The Grand Hyatt Erawan Bangkok is the best hotel in the capital of Thailand. Within a short walk, you’ll find spots such as the Louis Vuitton shop on the corner of Phloen Chit Road, the MBK Centre, Siam Square, Pratunam Market and the Siam Paragon Mall. Its location is a huge asset in a very dynamic and often disorienting city. The Grand Hyatt Erawan Bangkok remains an oasis of calm, splendour, sophistication and comfort.
The hotel boasts all the modern luxury and services you need to feel at home including iPod station, digital newspaper access, WiFi, minibar, bathrobes, slippers and many more. The gorgeous, stylish and central hotel comprises a full-service spa, restaurants, stunning views over the city and an absolutely amazing outdoor swimming pool. The service is impeccable and the stay very pleasant. This makes the difference with all the other hotels in the city.
American interior designer Tony Chi is no stranger to the Hyatt group, and his credentials include Park Hyatt Shanghai, Moscow and Washington DC. Tony Chi has brought his elegant style to Grand Hyatt Erawan Bangkok.
“Erawan” is the name of the Thai mythical three-headed elephant. An interesting reference today, is the two six-foot-high three-headed bronze elephants which guard the majestic entrance of the Grand Hyatt Erawan Bangkok. The elephant is also a symbol used as the logo for the hotel. It’s smart and consistent.
Sylvia Smith, Director for Sales and Marketing for Grand Hyatt talks to Art is Alive about the key features of the hotel, the many services offered by this fantastic property, as well as her favourite spots and cultural events in Bangkok.
The Grand Hyatt Erawan Bangkok, with 380 contemporary guestrooms and suites is the smartest hotel of Bangkok.
What’s the story of the hotel?
Grand Hyatt Erawan Bangkok is located on the site of the legendary Erawan Hotel which enjoyed worldwide fame for 30 years. When The Erawan Hotel was built in the mid-1950’s construction workers met many problems and superstitious workers refused to continue working. Astrologers proposed a shrine to honour the four-faced god Brahma, known to Thais as Than Tao Mahaprom, as the most auspicious solution.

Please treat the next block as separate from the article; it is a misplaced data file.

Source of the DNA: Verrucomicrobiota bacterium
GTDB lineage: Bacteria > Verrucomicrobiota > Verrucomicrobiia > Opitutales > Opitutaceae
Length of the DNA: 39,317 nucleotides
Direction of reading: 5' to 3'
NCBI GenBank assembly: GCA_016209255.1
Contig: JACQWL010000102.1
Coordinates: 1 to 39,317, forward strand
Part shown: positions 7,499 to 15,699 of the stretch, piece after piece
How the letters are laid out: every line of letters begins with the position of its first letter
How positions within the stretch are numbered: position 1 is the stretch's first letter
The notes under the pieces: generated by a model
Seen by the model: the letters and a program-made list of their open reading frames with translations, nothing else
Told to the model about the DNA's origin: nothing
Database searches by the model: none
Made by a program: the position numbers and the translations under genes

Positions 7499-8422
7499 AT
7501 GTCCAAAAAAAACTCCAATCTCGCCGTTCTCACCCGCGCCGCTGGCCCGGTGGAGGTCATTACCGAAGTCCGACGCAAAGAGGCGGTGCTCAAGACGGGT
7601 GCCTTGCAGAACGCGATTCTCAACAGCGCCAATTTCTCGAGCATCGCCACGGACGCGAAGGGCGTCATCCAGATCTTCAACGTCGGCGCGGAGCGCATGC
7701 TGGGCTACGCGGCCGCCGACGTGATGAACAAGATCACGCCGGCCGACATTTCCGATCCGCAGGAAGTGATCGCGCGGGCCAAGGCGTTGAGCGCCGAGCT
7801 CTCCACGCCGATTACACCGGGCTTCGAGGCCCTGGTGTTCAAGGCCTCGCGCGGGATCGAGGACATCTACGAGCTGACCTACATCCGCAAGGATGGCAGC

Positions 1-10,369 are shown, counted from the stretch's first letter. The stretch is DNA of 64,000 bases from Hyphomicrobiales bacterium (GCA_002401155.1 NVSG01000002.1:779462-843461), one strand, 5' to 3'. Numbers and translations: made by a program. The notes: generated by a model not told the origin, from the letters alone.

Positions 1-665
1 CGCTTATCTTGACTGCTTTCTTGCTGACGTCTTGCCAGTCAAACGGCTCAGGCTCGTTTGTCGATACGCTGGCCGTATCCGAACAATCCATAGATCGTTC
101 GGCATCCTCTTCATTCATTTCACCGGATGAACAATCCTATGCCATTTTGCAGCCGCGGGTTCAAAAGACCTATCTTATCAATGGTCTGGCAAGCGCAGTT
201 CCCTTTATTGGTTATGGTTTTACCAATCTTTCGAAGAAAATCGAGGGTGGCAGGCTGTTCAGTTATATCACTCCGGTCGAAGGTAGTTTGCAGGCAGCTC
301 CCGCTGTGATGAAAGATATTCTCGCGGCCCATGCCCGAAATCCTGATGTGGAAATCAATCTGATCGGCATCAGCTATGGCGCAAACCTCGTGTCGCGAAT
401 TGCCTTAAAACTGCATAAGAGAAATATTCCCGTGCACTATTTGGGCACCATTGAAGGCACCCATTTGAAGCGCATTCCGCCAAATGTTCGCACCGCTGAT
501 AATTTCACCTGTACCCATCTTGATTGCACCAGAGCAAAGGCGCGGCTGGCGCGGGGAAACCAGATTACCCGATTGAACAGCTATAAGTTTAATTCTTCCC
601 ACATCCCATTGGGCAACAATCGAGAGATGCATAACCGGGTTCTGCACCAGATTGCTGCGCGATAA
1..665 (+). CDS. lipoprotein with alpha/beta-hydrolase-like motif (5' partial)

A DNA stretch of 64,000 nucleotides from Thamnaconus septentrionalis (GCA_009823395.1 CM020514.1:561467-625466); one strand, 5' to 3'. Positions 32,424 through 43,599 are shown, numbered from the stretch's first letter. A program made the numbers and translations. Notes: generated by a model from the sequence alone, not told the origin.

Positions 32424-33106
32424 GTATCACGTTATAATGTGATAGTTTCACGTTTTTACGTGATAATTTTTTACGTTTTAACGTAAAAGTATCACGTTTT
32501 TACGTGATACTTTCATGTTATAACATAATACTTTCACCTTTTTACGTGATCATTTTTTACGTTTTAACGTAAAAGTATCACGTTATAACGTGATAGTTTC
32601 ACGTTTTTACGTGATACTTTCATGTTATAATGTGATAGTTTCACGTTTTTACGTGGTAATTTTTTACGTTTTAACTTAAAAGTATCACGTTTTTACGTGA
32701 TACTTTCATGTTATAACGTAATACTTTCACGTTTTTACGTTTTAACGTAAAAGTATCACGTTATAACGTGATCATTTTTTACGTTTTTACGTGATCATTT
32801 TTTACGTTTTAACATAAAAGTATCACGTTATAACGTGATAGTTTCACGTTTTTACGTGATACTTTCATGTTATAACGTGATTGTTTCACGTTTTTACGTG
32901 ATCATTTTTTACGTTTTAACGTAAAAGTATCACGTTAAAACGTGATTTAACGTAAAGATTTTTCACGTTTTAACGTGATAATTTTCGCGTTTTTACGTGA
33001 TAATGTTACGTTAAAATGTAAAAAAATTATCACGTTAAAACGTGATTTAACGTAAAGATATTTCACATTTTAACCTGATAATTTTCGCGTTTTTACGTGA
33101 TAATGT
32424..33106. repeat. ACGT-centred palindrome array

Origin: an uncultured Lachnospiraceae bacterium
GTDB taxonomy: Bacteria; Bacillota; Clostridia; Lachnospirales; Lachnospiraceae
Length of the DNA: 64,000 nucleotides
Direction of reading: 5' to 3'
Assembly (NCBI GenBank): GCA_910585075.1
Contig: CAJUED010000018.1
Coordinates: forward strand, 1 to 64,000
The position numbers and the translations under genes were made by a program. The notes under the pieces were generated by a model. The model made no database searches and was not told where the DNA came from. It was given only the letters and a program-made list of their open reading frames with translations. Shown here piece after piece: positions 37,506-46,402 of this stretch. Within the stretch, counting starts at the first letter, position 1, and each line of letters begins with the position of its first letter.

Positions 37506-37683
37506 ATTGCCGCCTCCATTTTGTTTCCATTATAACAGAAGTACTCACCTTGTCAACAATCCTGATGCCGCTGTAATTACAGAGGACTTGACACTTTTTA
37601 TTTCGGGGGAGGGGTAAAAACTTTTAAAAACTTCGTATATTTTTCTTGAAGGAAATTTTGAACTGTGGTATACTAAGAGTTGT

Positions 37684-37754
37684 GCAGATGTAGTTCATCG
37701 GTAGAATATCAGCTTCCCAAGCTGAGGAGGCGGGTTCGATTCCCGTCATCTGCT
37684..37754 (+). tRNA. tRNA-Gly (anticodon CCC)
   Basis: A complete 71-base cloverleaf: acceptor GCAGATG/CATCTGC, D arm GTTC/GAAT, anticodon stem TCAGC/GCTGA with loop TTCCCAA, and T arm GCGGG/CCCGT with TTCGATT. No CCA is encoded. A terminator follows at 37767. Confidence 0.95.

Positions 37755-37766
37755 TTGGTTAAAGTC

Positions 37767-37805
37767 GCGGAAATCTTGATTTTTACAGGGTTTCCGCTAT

Than Tao Mahaprom is believed to be a Brahma god full of kindness, mercy, sympathy and impartiality. As the shrine was originally constructed to grace the old Erawan Hotel, the location became known as the Erawan Shrine.
The Fine Arts Department cast a magnificent image of Brahma and it was installed on November 9, 1956 in what is today known as the Erawan Shrine. Construction carried on with no further problems and the Erawan Hotel opened to great acclaim. In 1991, the ageing Erawan Hotel was rebuilt as Grand Hyatt Erawan Bangkok.
Coming to the hotel is very easy: BTS sky train is a solution – the hotel is a few steps away from two BTS stations Chit Lom and Ratchadamri. Taxi is also convenient and from Suvarnabhumi Bangkok International Airport it is just about 35 kms, 45 minutes.
What’s the inspiration behind the design and architecture?
The hotel was supervised and designed by the renowned American interior designer. Chi was born in Taipei, Taiwan, and moved to New York at the age of six. He is the founder of New York-based design firm Tonychi studio.
All guestrooms complement the hotel’s positioning as warm and welcoming. While the design is very modern, it also features classical touches with a distinct Thai flavour. The design conveys subtle sophistication and a blend of East and West which gives guests an instant feeling of homely comfort.
The intent is to extend the cozy residential aesthetic that was developed for the Spa Cottages at i.sawan Residential Spa & Club to the hotel guestrooms. The rooms are both luxurious and practical, as well as tailored to the guests’ needs.
Alongside the design, the rooms feature rich residential furnishings emphasised by a collection of Thai accessories. An intimate and diverse seating area next to a comfortable bed include an upholstered daybed-style settee, a pull-up armchair and a leather upholstered bench used as a private living area for working, dining or socialising. Guests enjoy staying in our rooms and continue their daily routine as though they were at home.